MW, and all students, your technology department would love to work collaboratively with you. We would love to help you find avenues into the career of your dreams in cybersecurity or the tech field. Let’s harness your endless creativity and ingenuity to do great things for your community and your country as a whole. Please, let us work together.
Google, Lenovo, et al.:
Please, pretty please, come up with something better to ensure institutional devices can’t be unenrolled. And as far as shims go, maybe make access to these not so ubiquitous or (allegedly) publicly available.
All K12 tech pros:
We need to find a better way to talk about sensitive topics, including device repair, content filtering and network security. Public forums are where many lurk to find our vulnerabilities. Here at K12TechPro we’re dedicated to helping techs find this avenue for secure communication, and we’ll be trying our best to develop something in the near future. Because we all need a place to be able to collaborate and become the best professionals possible, but we need to do it in a place where we can verify identity and control access.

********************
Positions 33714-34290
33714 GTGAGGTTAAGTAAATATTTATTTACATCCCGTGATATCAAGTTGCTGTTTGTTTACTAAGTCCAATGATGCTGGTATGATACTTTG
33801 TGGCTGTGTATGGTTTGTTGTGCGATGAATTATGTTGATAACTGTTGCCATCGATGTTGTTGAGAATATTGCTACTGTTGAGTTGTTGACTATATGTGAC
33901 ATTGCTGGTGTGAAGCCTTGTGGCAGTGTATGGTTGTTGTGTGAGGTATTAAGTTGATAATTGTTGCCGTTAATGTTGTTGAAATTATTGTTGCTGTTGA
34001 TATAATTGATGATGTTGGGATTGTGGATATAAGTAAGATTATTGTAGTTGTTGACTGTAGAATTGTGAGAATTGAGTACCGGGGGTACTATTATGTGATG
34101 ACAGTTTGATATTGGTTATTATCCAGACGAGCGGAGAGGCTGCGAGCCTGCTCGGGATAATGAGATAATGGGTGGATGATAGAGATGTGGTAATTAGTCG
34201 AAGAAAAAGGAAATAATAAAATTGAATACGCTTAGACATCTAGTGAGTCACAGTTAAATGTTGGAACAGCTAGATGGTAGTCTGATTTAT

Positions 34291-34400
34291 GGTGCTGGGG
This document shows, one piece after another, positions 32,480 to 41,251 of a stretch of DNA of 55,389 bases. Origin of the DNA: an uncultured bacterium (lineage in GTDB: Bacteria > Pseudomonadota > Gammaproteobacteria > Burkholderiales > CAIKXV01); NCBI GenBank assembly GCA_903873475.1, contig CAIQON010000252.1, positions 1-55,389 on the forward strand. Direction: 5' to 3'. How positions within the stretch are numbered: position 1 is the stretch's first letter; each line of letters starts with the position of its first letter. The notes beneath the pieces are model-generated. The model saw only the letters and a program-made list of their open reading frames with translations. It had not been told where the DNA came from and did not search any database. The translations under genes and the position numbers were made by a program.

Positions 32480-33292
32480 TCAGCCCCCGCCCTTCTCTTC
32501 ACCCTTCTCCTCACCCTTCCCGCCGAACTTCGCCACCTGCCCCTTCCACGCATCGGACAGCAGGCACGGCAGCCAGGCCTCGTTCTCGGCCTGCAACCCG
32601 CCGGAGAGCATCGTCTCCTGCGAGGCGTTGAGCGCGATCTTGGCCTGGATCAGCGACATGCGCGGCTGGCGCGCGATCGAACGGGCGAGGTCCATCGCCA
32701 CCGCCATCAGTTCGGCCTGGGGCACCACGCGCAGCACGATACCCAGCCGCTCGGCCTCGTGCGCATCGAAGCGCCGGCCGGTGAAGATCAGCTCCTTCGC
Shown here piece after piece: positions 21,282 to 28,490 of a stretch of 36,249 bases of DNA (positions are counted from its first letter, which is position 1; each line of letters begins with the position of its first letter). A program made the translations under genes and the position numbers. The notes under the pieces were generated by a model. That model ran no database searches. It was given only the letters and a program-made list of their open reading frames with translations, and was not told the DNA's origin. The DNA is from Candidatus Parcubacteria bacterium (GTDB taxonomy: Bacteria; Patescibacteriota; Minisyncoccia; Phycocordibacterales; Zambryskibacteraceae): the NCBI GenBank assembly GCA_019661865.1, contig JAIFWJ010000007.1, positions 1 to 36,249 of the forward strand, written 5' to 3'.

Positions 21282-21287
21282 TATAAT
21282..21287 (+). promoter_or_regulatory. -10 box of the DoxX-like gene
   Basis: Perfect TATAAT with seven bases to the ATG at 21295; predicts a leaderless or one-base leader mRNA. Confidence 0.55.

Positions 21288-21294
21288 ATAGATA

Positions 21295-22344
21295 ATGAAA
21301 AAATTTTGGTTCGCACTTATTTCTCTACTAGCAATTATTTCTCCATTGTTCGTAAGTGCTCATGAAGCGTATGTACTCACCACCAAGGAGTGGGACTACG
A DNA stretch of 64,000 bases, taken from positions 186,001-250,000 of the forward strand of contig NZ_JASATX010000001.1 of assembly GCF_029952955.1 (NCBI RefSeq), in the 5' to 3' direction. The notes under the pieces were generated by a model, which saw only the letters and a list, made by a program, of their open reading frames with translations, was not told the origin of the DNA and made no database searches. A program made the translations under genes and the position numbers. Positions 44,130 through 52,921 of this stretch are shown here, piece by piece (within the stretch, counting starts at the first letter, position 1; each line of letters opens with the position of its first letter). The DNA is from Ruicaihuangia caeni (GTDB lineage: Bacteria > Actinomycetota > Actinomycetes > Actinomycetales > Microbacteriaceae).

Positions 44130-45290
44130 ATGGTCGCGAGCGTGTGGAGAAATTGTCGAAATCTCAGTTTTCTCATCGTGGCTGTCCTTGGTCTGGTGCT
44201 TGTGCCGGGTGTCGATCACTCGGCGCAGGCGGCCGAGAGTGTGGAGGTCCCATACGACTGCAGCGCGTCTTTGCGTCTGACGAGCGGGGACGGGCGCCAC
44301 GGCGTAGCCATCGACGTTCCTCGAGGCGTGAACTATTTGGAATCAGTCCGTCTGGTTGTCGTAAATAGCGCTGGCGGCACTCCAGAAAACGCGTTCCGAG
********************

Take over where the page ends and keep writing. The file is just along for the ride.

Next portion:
While all the stars have aligned to SH1MMER, not all hope is lost. We have much to learn, and I hope we can keep an open line of communication between all parties involved — to make a better future for device security, for student data privacy and student safety, better communication with our students, and more secure communication about sensitive topics school techs need to talk about.
We’ll revisit SH1MMER in the coming weeks. A big thanks to Chris from the K12 Tech Talk podcast for facilitating the email exchange with MW this week. And to Josh and Mark, thanks for taking my incessant questions and calls for information and opinions.
We at K12TechPro are committed to helping empower school technology personnel to learn, communicate and collaborate in a secure manner.